The ongoing wars in Gaza and Ukraine have left little room for good news, but I was delighted by two events last week: Suella Braverman’s long overdue sacking for her unauthorised Times article, and the Supreme Court’s judgement that the Rwanda scheme is unlawful.
The controversial Rwandan deportation plan
The plan to send asylum seekers to Rwanda for ‘processing’ was first mooted in 2020 by the then prime minister Boris Johnson and home secretary Priti Patel. From the outset, it was mired in controversy, as an in-depth analysis by The Guardian outlines. The then government persisted with the scheme against the advice of the British High Commissioner in Kigali, as well as lawyers, politicians and refugee charities, who all warned the PM about Rwanda’s poor human rights record.
The first flight taking refugees to Rwanda in June 2022 was cancelled at the eleventh hour after an injunction by the European Court of Human Rights (ECHR). This led to a Divisional Court case in December 2022 which deemed the plan to be lawful. By then, Braverman was home secretary, with a “dream” and “obsession” to send asylum seekers to Rwanda. Since then, the scheme has ping-ponged from one court to another, as the government tries to get it off the ground (literally) and opponents fight it.
The government’s initial victory was short-lived, as the Court of Appeal ruled the scheme unlawful in June 2023, concluding that Rwanda was not a safe third country and that asylum seekers sent there ran a real risk of being returned to their home countries (‘refoulement’), where they were likely to face persecution. Non-refoulement is a fundamental principle of international law. Braverman then appealed to the Supreme Court against that decision.
The Rwanda scheme is unlawful
The Supreme Court upheld the appeal court’s judgement, because “there are substantial grounds for believing that asylum seekers would face a real risk of ill-treatment by reason of refoulement to their country of origin.” The unanimous judgement, delivered by Lord Reed, felt like a beacon of sanity and logic – a welcome contrast to Braverman’s increasingly inflammatory and unsubstantiated language about refugees.
The Supreme Court judges drew on substantial evidence from the UN refugee agency (UNHCR), demonstrating the “serious and systematic defects in Rwanda’s procedures” in processing asylum claims, and the “apparent inadequacy” of Rwanda’s understanding of the Refugee Convention.
Welcoming the Supreme Court judgement, the Law Society commented that this was the “end of the line” for the Rwandan policy and that the ruling called into question the very basis of the Illegal Migration Act. Writing in The New European, James Ball called this “morally abhorrent” policy a “colossal waste of time and money.” The decision was a great victory for those seeking a more humane approach to the treatment of refugees and a huge relief to those seeking asylum.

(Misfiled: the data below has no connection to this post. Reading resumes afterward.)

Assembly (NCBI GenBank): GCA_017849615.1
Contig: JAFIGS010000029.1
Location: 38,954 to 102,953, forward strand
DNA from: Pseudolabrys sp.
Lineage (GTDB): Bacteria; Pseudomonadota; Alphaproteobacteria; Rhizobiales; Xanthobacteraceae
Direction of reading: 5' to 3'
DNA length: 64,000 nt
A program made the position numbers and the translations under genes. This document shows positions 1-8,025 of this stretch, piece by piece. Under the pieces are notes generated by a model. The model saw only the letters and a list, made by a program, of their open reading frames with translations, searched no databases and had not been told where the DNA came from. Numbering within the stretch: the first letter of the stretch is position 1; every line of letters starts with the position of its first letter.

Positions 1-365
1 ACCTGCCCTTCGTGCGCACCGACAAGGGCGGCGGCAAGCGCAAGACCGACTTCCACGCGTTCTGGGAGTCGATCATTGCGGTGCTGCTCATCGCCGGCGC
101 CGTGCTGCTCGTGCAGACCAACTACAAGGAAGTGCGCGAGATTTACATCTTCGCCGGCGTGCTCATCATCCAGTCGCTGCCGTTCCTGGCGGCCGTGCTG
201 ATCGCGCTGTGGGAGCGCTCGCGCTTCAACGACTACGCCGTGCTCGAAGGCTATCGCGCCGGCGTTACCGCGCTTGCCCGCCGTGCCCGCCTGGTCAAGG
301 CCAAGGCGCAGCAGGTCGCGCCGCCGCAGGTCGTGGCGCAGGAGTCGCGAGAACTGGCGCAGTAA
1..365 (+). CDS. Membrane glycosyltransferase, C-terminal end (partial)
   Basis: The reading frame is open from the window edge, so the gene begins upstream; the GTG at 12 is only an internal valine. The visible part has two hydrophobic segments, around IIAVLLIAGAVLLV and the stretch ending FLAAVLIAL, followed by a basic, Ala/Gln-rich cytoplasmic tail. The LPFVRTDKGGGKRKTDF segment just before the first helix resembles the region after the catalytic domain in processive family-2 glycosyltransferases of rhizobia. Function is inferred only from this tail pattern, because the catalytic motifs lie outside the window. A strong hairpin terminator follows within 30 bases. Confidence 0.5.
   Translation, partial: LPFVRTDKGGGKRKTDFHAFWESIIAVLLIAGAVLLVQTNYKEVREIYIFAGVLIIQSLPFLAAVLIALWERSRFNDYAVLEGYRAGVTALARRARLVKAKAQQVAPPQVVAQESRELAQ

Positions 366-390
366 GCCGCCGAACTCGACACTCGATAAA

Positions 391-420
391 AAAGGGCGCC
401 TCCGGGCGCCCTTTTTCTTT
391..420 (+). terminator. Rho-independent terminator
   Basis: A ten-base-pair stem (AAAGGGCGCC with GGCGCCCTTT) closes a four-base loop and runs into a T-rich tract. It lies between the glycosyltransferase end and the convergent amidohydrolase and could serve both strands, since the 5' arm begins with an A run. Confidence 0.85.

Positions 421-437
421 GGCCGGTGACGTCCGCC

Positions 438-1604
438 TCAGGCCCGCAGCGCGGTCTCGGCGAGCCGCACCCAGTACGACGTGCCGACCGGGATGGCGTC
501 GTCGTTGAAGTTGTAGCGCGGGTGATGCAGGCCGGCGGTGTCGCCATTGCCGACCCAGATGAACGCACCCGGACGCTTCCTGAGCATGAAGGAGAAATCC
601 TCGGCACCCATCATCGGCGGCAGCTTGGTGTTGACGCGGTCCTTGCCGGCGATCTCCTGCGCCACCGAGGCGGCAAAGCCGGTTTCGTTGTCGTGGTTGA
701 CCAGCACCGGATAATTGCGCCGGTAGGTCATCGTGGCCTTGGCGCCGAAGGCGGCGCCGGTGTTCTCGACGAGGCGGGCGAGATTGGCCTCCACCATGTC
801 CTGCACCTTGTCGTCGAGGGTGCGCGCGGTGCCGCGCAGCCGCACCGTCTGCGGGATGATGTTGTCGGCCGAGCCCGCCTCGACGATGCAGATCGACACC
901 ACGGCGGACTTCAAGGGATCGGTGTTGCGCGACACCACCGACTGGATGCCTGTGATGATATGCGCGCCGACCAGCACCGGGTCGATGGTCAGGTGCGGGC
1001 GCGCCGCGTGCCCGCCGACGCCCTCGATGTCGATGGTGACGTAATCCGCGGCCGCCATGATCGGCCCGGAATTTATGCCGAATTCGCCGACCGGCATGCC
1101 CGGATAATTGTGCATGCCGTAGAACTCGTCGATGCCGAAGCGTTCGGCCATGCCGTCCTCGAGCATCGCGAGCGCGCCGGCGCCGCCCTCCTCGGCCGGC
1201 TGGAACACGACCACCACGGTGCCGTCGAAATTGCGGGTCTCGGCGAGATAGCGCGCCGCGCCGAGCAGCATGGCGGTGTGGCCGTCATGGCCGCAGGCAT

Calls to ‘ignore the law’
However, this relief was short-lived as PM Rishi Sunak immediately announced that he would revise the treaty with Rwanda and bring in emergency legislation declaring that it is a safe country. How this could be done against the weight of UNHCR evidence and human rights legislation is unclear.
Unsurprisingly, Tory right-wingers have weighed in, too. Conservative Party vice-chair Lee Anderson called for the government to “ignore the law and send them [refugees] anyway.” Braverman said much the same, arguing that ministers should ignore human rights laws “in their entirety” to push the scheme through. The usual calls for the UK to withdraw from the ECHR have also been made.
But more moderate voices have also been heard. Ex-minister Damian Green called Braverman’s proposal “unconservative” and akin to the “behaviour of dictators.” Former chancellor George Osborne argued that any withdrawal from the European convention was “off the table” now that centrist James Cleverley was home secretary and David Cameron the new foreign secretary.
Can Sunak override international law?
Nevertheless, Sunak’s latest announcements suggest that, rather than going full tilt against the ECHR, he will in effect try to “disapply the Human Rights Act”, through which international laws on asylum are enacted in the UK. This smacks of desperation – a weak PM recklessly trying to appease the extreme right and stave off a revolt before the next election.
He is in for a hard fight, as all opposition parties and the Lords are likely to contest the emergency bill. The Institute of Government argues that, even if parliament did pass the bill, it cannot override the UK’s obligations under international law.
The real victims are overlooked
In all the heat following the Supreme Court announcement, the thousands of asylum seekers who might be affected by the Rwanda plan, if it is implemented, remain in a state of uncertainty. According to Enver Solomon, chief executive of the Refugee Council, over 24,000 ‘notices of intent’ have been sent to those who face being sent to Rwanda, causing “anxiety and fear…distress and trauma.”
Solomon argues that, without the Rwanda deal, the Illegal Migration Act has no basis, therefore thousands of refugees could be left in indefinite limbo, unable to claim asylum. These would add to the huge backlog of already more than 120,000 cases in the asylum system. He warns that many of those desperately seeking asylum are already going underground, leaving them more vulnerable to trafficking and abuse.
Let us hope that more compassionate voices hold sway and that Sunak finally ditches this inhumane policy. But I’m not holding my breath.